Like many other organisms, bacteria have to compete for resources and have developed a wide array of strategies to use in that fight. Because microbes often generate antibacterial compounds, they present a potential source of antibiotics that humans can use. Soil microbes have already helped us create some of our best medicines. Now researchers have found another interesting source of antimicrobial compounds - bacteria that are associated with insects. Led by Cameron Currie, a University of Wisconsin-Madison professor of bacteriology, scientists found that some insect-associated microbes help shield their hosts from infection.
After searching microorganisms taken from 1,400 insects from all over North and South America, the team showed that microbes linked to insects were better than soil microbes at stopping pathogens. The findings have been reported in Nature Communications.
A new antibiotic was identified in this study. The researchers named it cyphomycin after finding it with a Brazilian ant that farms fungus. Cyphomycin successfully combated fungal infections in a mouse model and did not cause side effects. The team has already submitted a patent for the compound.
This research is the biggest effort yet to assess the antibiotic activity of insect-associated microbes."We could collect 400 insects in a few days," said Currie. The insects that were gathered provided the researchers with over 10,000 microbes. They also collected an additional 7,000 microbial strains from plants and soil.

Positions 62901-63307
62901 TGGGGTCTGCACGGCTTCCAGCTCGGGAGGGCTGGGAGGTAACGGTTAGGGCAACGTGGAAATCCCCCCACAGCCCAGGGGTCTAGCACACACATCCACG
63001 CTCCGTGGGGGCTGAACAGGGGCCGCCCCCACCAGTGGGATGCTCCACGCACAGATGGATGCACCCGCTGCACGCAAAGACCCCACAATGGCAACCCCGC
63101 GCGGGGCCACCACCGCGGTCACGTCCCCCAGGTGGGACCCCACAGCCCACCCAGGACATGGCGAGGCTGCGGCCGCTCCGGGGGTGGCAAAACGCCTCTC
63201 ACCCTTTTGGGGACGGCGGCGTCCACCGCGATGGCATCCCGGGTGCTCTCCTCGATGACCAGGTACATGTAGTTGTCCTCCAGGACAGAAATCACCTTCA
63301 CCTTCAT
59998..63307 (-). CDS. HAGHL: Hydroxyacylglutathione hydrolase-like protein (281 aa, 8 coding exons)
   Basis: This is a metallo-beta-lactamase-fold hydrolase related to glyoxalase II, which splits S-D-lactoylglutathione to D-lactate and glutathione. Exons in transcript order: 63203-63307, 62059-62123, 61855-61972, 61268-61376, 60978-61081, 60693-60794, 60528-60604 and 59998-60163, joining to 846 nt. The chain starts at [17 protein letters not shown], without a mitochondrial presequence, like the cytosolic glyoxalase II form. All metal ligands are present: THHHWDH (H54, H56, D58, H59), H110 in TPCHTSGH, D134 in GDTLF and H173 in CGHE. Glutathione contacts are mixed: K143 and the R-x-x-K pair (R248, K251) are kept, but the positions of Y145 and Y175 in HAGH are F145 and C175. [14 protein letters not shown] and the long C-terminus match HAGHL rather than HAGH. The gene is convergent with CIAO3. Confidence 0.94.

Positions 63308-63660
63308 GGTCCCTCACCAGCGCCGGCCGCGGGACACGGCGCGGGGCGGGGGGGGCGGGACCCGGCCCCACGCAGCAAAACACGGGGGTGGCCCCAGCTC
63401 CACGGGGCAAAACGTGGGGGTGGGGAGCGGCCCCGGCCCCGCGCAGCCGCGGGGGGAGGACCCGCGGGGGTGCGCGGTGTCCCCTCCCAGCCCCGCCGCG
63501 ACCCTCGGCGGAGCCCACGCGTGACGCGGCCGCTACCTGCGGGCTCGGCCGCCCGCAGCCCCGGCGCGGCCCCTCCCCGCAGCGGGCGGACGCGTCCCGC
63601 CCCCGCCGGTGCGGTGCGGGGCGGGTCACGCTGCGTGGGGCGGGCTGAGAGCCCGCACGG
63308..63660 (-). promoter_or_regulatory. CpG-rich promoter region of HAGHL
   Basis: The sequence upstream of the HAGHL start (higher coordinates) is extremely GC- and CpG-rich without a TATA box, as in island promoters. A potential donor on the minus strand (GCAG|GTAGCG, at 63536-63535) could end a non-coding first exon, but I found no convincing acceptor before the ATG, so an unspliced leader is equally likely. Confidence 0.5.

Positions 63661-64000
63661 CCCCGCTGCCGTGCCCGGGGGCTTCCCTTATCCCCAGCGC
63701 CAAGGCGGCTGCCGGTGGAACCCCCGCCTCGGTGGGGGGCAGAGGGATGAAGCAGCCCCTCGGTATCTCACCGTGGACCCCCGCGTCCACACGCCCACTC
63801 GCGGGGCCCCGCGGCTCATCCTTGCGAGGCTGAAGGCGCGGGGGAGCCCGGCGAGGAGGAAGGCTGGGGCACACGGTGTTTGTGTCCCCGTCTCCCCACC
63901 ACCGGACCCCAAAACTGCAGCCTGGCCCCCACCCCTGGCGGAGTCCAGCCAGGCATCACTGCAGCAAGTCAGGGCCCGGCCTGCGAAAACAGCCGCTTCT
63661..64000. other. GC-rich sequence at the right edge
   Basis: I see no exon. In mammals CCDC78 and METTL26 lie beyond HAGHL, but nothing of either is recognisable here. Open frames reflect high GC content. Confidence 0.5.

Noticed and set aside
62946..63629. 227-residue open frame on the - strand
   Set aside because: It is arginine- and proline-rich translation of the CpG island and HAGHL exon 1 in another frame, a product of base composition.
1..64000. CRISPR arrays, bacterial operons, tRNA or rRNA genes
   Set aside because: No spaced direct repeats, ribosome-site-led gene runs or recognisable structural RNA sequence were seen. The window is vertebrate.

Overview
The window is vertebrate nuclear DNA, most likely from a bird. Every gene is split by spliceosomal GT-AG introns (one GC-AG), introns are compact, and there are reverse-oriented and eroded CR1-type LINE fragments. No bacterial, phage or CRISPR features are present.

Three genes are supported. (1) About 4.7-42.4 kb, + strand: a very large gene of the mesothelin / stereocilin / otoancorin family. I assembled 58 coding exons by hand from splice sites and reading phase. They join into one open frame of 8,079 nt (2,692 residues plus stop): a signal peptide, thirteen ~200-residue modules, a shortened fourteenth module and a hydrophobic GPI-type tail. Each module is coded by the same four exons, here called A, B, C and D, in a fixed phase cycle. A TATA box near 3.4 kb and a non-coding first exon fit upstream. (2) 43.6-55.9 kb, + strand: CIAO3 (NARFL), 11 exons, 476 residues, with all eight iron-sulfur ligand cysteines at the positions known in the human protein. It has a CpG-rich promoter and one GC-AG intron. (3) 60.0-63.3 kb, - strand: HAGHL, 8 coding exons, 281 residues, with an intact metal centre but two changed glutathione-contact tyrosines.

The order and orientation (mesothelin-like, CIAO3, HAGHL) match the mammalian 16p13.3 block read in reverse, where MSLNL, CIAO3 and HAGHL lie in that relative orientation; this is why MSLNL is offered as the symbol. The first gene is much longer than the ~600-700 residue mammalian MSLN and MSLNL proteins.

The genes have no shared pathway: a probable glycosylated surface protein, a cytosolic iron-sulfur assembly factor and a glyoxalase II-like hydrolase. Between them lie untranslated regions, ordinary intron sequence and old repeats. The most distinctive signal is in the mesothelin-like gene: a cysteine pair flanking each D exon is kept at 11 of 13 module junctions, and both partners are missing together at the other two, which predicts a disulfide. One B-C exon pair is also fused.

One bacterium, Streptomyces, came on the scene about 380 million years ago. Since then, countless lineages have evolved, some of which are in soil and others that are linked to insects. The ones associated with insects have adapted to different conditions than Streptomyces strains that are soil bound.
"It follows that if you look in a different evolutionary context, you find new chemistry," said Chevrette.
The researchers performed a huge number of experiments, testing how well the microbes could stop the growth of 24 fungi and bacteria. Some of those bacteria are known to be antibiotic-resistant.
"The real power in our study is that we did it 50,000 times," said Chevrette.
The researchers are hopeful that since cyphomycin was effective in their mouse model without causing side effects, it has the potential for use in the clinic. The team was not surprised by their findings. If these microbial compounds are safe for use around insects, that may help select for drugs that won’t harm people. These antibiotics may also have to function in environments where things are constantly adapting. They may, therefore, be better for treating antibiotic-resistant microbes.
"The insects are doing the prospecting for us," said Currie.
Learn more about why it's important to develop new antibiotics from the video above by the Royal Institution.